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How Long Does it Take for Prednisone to Work

By Nidhi Nangia. Updated: June 4, 2019
How Long Does it Take for Prednisone to Work

Prednisone is a steroid generally indicated for the treatment of different types of arthritis, including rheumatic, osteoarthritis, ankylosing spondylitis, psoriatic arthritis and related conditions like vasculitis. The drug is also used for managing allergic reactions, aspiration pneumonia, bursitis, dermatitis herpetiformis, Loeffler's syndrome, psoriasis, uveitis and corneal ulcers. It is very much similar to the corticosteroid hormone cortisone, something naturally produced by a human body’s adrenal glands.

If you have noticed a lot of -itis conditions, this is because prednisone works by reducing inflammation in affected areas and suppressing your body’s immune system. If you have been prescribed Prednisone for your condition, then you may be wondering: how long does it take for prednisone to work? Read this oneHOWTO article to find more information about this drug and its effectiveness.

You may also be interested in: How Much Prednisone to Use For Sinus Infection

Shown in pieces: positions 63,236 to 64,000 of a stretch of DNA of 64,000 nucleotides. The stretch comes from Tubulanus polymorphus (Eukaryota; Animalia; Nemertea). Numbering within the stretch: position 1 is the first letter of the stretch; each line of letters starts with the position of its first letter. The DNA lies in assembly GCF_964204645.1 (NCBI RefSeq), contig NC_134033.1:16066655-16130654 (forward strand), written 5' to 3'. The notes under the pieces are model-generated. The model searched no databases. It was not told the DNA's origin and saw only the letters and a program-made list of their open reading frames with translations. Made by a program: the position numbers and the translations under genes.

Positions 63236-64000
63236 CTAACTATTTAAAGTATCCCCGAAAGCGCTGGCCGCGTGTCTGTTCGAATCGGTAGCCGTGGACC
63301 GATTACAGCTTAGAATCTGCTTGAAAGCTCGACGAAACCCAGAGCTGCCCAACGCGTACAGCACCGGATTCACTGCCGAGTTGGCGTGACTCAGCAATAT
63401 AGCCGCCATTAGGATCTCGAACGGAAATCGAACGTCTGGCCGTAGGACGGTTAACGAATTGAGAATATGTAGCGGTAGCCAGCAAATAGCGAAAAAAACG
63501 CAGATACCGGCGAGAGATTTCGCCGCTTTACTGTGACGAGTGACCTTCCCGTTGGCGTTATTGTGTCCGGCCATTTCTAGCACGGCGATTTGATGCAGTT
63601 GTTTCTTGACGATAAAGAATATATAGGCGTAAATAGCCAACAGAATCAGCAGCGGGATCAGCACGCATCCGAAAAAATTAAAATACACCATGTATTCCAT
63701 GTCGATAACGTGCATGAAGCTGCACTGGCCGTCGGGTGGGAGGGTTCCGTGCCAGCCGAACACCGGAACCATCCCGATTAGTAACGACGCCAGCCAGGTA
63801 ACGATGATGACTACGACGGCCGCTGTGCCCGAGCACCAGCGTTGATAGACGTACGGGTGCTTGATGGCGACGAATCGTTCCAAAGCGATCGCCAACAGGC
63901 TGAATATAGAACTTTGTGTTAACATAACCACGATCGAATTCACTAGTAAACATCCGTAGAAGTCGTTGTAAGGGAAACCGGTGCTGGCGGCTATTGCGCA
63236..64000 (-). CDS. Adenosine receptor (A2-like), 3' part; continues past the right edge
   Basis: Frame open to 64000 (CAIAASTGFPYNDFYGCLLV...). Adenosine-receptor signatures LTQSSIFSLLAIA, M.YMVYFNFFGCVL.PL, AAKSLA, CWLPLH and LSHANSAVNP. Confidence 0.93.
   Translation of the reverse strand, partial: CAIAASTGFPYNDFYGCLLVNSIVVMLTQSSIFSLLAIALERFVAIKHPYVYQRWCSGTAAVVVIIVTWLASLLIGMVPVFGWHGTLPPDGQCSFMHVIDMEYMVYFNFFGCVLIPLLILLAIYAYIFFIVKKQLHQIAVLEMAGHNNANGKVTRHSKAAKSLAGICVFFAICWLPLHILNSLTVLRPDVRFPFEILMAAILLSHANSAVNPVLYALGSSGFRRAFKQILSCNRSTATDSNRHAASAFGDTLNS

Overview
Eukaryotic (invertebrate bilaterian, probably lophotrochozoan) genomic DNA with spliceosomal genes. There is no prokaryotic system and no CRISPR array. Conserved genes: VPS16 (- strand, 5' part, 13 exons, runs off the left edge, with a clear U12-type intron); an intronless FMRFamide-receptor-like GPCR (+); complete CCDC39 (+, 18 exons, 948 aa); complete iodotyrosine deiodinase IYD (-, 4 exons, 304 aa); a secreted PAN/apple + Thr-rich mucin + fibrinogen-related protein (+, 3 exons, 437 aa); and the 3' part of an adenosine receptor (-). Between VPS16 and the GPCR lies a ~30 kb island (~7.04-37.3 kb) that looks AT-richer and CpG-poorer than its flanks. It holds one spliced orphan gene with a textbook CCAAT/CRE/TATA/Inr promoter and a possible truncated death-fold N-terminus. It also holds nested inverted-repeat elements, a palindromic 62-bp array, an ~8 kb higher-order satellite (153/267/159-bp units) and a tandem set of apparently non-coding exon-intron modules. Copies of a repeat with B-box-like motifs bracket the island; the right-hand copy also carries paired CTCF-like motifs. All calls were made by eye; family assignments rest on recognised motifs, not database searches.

What is Prednisone used for?

The main purpose of prednisone is to suppress the immune system. This means that the actions the body takes to defeat disease are stifled. While this might seem counter productive to ensuring the health of an individual, Prednisone's effects are used to bring a balance to the body. This is because certain diseases cause the immune system to overwork which can be just as detrimental to our health as if it doesn't work enough.

When we have inflammation, it is a result of our body trying to fight a disease, pathogen or allergen. Its purpose is to eliminate this cause of cell destruction and begin the process of tissue repair. Prednisone acts to counteract inflammatory disease which cause too much inflammation. However, this is not its only purpose. Autoimmune diseases are pathologies which cause the immune response to behave abnormally. Prednisone is taken to redress the balance caused by these abnormal immune responses.

Prednisone is given to both adults and children for various specific medical conditions. The dosage and administration will depend on the type of disease it is prescribed to treat as well as the severity of the problem. Some specific conditions Prednisone treats include:

  • Different types of arthritis: osteoarthritis, ankylosing spondylitis (affecting the spine) and rheumatoid arthritis are conditions which affect the joints. They cause inflammation, stiffness and movement restriction. Not only can swollen joints lead to a restricted functionality, it can also be very painful. Arthritis can't be cured, but it can be managed with dugs such as prednisone.
  • Bursitis: this is when sacs of synovial fluid are inflamed, leading to inflammation. It can happen in various parts of the body and prednisone is used to treat the inflammation.
  • Synovitis: related to bursitis, this is caused by inflammation of the synovial membrane itself.
  • Loeffler's syndrome: caused by a parasitic infection, this is when white blood cells accumulate in the lung. Prednisone helps to restore the immune system.